We hope you're enjoying our site. You've read one of your seven free stories for the month. Log in for open access.

<p></p><p></p>

In a tale as old as time — or at least as old as April — the DeLand City Commission again delayed a formal decision about rezoning 40 acres for a planned development.

It was the third time a “first reading” for Oak Hammock Reserve has been postponed.

Oak Hammock is planned to occupy 40 acres at the northwest corner of South Spring Garden Avenue and West Beresford Road. It now is supposed to have 119 housing units.

Oak Hammock first came before the DeLand City Commission in April. But on June 21, just as they did in April and May, DeLand city commissioners could not approve the development, due to its density and concerns about green space.

Adjustments have been made to the development plan over the months, and commissioners said they were happier now with the plan than they were in May. 

In April, the City Commission asked the applicant to reduce the number of homes planned for Oak Hammock Reserve and to consider eliminating homes on 40-foot-wide lots. 

So the applicant, Sarasea LLC, did that — Oak Hammock Reserve dropped from 130 homes to 128. 

That wasn’t enough for the City Commission.

Come June 21, more substantial changes had been made. All 48 of the 40-foot-wide lots were gone, and the number of homes was reduced from 128 to 119. In total, the plan called for 88 single-family homes on 50-foot-wide lots and 31 single-family homes on 60-foot-wide lots.

Overall, the city commissioners were happy to see the 40-foot-wide lots gone, but 119 homes still felt like too much for some of them. City Commissioner Charles Paiva said while he is still not particularly interested in the project, he is less hesitant to, potentially, give it a thumbs-up.

“As much that it pains me to somewhat vote in the affirmative on any of these recent developments,” Paiva said, “I do still have to look through it as a lens of fairness to the property owner, fairness to what the actual zoning is, versus maybe what my personal preference is.” 

Like Paiva, City Commissioners Chris Cloudman and Kevin Reid were also on the fence about the rezoning, but still happy to see the 40-footers out of the picture.

Cloudman said he wanted to see a smoother transition from the 40-foot lots approved for nearby Beresford Woods to the north, and the existing neighborhoods to the south. Oak Hammock would sit in the middle.

“I think for me, I’d still like to see more of a transition to the larger side of the offerings as we go toward what exists already” he said.

Reid agreed with the others. He and the other commissioners said they would like to see the original 106-home zoning approved for Oak Hammock in 2006, to compare.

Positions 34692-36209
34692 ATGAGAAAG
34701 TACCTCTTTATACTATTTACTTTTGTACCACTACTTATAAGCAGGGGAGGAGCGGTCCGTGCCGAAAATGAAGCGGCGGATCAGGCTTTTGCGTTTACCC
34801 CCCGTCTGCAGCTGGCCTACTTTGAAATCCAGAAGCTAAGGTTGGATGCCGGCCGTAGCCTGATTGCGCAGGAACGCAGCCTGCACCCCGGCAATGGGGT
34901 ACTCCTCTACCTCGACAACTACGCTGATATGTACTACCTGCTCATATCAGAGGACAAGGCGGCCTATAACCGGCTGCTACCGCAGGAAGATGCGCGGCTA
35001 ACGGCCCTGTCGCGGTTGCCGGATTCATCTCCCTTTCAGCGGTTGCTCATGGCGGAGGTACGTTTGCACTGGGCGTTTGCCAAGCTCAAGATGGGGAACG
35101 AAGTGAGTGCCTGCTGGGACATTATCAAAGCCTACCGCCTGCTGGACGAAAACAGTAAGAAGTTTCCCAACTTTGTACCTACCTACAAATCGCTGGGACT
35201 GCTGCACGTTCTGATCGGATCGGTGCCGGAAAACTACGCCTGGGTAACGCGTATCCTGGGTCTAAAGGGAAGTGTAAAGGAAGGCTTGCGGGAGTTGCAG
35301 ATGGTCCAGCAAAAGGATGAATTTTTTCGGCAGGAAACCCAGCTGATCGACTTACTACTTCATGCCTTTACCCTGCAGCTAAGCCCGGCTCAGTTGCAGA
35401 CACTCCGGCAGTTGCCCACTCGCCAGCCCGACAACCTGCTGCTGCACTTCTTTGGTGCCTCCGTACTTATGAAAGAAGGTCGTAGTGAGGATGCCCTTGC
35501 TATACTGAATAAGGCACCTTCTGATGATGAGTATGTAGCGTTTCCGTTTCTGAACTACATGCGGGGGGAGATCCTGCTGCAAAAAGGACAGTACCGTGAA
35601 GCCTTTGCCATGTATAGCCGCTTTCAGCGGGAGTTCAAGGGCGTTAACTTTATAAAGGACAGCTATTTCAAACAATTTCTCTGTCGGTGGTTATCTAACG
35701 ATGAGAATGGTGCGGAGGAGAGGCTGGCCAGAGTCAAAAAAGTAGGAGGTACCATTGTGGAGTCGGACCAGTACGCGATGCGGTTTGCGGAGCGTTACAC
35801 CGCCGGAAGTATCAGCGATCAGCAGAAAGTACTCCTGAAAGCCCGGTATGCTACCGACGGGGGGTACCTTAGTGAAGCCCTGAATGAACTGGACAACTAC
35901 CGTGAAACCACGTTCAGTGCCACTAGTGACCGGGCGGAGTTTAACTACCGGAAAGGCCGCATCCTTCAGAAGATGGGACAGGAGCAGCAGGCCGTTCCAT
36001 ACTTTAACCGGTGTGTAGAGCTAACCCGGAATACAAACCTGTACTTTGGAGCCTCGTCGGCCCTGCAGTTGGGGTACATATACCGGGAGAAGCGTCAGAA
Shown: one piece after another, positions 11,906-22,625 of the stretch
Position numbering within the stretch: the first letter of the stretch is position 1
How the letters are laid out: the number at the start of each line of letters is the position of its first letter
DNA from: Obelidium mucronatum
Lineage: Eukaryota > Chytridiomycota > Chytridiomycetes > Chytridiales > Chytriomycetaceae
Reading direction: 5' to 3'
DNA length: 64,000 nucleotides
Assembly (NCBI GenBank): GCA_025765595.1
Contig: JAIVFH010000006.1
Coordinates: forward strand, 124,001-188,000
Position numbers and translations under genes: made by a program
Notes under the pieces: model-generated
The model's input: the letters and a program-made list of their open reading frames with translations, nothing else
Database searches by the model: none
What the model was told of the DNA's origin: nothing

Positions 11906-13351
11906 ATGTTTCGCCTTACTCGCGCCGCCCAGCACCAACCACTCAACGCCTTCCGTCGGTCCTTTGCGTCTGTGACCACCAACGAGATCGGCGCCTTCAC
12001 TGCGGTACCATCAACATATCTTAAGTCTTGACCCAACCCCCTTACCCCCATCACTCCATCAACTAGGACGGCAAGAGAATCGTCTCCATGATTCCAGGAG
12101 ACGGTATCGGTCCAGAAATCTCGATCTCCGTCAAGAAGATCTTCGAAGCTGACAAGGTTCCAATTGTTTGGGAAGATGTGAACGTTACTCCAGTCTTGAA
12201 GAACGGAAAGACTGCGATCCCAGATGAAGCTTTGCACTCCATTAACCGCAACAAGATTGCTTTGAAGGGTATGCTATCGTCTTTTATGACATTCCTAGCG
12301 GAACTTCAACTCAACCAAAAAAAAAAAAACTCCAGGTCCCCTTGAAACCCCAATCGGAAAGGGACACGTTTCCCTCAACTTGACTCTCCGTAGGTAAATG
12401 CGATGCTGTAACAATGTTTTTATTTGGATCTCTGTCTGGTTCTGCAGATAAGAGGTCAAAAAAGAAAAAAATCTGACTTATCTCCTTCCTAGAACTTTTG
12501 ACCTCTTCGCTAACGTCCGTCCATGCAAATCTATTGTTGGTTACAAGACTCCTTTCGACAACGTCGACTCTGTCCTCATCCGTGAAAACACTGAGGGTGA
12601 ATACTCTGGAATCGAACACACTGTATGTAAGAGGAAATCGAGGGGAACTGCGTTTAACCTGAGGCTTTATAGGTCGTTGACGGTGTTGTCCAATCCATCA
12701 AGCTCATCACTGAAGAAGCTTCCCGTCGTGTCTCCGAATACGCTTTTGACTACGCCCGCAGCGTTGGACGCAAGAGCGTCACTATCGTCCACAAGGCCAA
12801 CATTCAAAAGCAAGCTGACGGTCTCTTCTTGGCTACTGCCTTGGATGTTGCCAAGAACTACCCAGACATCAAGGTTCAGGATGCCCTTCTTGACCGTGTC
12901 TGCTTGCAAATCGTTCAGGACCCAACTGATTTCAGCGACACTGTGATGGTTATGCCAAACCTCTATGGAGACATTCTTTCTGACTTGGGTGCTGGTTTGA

City Commissioner Jessica Davis was absent from the City Commission meeting, making an already hesitant City Commission even more wary of putting the rezoning to a vote for fear of a tie or a decision Davis may not approve of. 

So the City Commission debated where to remove homes from the plan to allow for more green space. Four on the top, four on the bottom and one in the middle, Cloudman said; or how about “seven around the cul-de-sac?” Reid suggested. Who’s to say?

While commissioners debated the plan’s finer points, a few public comments were much harsher.

Lisa Parkin is a regular attendee at city meetings involving Oak Hammock Reserve. The planned development is right in her backyard, and she vehemently opposes it.

“My objection to this and other developments is, how necessary is it?” Parkin asked. “The question that never seems to be asked is ‘Is this really needed?’ Surely it is time for DeLand to think strategically; work with developers to provide affordable housing on already vacant, existing lots.”

She continued, arguing the growing number of new homes won’t be affordable for longtime residents and will hurt the city’s character.

“The homes that are now being built are out of the financial reach of many of the local population. If there is no affordable housing, who will work in the service industries that so many companies in DeLand rely upon?” Parkin said. “The closure of small, independent business will rip out the soul of this historic town and remove the charm and diversity it is famous for, to be replaced with what? Faceless multinational companies that can afford to run at a loss?”

With direction to, yet again, reduce the density to allow for more green space on land that is currently heavily wooded, the applicant requested a continuance.

That continuance didn’t come without some consternation from Mayor Bob Apgar. His concern June 21, as in past hearings for this development, was that the City Commission was not providing enough direction for the applicant, unnecessarily drawing out the process.

“This is the third first time, and we may be headed for a fourth first time. … At some point, we owe the applicant an up-or-down vote,” Apgar said. “If we don’t tell the artist what we want painted more specifically, I’m not sure how he can bring us what we’re looking for.”

The city commissioners, minus Davis, voted unanimously to continue the subdivision’s first hearing.

The fourth first reading for the rezoning of the Oak Hammock Reserve planned development will come before the DeLand City Commission at 7 p.m. Monday, July 19.

The City Commission meets at 7 p.m. on the first and third Monday of each month in City Commission Chambers at DeLand City Hall, 120 S. Florida Ave. All meetings are open to the public, and time for public comment is allowed.

LEAVE A REPLY

Please enter your comment!
Please enter your name here